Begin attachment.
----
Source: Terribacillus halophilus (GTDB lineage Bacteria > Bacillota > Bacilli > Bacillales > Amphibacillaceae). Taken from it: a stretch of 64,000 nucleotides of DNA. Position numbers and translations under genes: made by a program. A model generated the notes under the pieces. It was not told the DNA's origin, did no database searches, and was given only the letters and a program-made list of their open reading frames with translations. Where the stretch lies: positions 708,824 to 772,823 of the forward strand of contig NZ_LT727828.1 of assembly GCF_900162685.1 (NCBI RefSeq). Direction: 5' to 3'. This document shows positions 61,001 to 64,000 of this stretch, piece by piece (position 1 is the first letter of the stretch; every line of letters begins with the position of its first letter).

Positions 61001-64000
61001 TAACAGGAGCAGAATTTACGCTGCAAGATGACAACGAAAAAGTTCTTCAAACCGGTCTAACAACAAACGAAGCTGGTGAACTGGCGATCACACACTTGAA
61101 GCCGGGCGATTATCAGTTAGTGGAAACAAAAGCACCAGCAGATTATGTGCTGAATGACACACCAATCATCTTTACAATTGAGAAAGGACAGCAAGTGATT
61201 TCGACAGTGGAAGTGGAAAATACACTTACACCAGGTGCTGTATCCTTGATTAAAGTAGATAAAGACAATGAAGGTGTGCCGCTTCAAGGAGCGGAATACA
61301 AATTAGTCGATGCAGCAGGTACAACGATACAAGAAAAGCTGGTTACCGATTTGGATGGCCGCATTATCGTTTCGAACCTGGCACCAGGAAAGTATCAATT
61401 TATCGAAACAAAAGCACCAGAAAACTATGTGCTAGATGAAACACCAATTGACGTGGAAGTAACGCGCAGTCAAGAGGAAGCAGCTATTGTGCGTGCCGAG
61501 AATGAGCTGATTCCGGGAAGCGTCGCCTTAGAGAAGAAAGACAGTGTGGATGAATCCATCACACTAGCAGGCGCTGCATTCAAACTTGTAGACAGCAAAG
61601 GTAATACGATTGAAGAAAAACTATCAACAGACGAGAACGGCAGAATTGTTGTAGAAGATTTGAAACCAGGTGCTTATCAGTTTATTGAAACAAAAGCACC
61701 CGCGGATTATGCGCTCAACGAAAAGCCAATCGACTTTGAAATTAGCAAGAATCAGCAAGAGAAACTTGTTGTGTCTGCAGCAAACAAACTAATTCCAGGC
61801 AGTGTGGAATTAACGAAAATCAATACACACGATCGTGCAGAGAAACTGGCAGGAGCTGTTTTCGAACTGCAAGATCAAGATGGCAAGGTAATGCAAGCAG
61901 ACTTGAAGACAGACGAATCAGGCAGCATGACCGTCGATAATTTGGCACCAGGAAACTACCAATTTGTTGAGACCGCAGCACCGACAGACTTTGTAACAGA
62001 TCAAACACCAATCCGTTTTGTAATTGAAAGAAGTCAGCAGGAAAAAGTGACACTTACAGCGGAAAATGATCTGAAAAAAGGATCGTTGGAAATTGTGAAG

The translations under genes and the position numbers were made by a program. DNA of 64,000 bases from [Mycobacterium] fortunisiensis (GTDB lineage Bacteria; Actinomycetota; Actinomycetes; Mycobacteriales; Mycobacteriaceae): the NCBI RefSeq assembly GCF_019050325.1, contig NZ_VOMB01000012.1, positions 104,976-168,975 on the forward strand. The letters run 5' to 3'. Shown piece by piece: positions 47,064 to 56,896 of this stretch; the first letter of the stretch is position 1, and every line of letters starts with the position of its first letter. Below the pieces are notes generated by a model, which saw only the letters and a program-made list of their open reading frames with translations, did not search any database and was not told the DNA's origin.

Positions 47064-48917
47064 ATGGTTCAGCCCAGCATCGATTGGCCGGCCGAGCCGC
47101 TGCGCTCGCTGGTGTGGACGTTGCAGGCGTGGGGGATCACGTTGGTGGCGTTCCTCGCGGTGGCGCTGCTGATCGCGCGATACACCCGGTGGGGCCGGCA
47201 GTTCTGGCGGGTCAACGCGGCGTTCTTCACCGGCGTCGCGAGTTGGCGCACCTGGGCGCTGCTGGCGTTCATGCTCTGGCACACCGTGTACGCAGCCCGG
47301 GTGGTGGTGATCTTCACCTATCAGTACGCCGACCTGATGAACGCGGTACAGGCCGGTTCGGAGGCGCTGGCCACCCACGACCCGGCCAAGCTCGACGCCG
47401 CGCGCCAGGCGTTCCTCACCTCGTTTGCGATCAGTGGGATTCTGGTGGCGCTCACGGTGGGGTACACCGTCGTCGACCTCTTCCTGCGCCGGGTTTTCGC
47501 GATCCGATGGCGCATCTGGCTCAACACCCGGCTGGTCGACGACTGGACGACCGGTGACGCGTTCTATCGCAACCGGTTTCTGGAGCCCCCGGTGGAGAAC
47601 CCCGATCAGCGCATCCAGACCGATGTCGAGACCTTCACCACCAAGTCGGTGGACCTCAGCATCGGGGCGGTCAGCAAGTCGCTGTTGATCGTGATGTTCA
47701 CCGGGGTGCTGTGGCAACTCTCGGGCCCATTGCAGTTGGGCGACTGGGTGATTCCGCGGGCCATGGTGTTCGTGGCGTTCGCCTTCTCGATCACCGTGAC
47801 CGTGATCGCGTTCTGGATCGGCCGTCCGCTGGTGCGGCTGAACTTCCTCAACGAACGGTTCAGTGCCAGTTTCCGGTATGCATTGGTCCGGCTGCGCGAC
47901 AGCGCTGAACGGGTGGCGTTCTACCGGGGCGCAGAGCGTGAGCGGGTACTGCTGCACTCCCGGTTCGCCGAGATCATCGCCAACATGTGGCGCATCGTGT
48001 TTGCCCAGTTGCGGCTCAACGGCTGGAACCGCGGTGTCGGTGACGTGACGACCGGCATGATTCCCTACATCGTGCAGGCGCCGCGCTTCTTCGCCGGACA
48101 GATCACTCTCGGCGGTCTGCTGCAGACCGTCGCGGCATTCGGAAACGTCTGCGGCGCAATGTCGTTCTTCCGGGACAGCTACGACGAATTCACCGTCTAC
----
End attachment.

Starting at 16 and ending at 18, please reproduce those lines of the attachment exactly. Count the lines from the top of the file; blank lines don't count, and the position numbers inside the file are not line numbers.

47064 ATGGTTCAGCCCAGCATCGATTGGCCGGCCGAGCCGC
47101 TGCGCTCGCTGGTGTGGACGTTGCAGGCGTGGGGGATCACGTTGGTGGCGTTCCTCGCGGTGGCGCTGCTGATCGCGCGATACACCCGGTGGGGCCGGCA
47201 GTTCTGGCGGGTCAACGCGGCGTTCTTCACCGGCGTCGCGAGTTGGCGCACCTGGGCGCTGCTGGCGTTCATGCTCTGGCACACCGTGTACGCAGCCCGG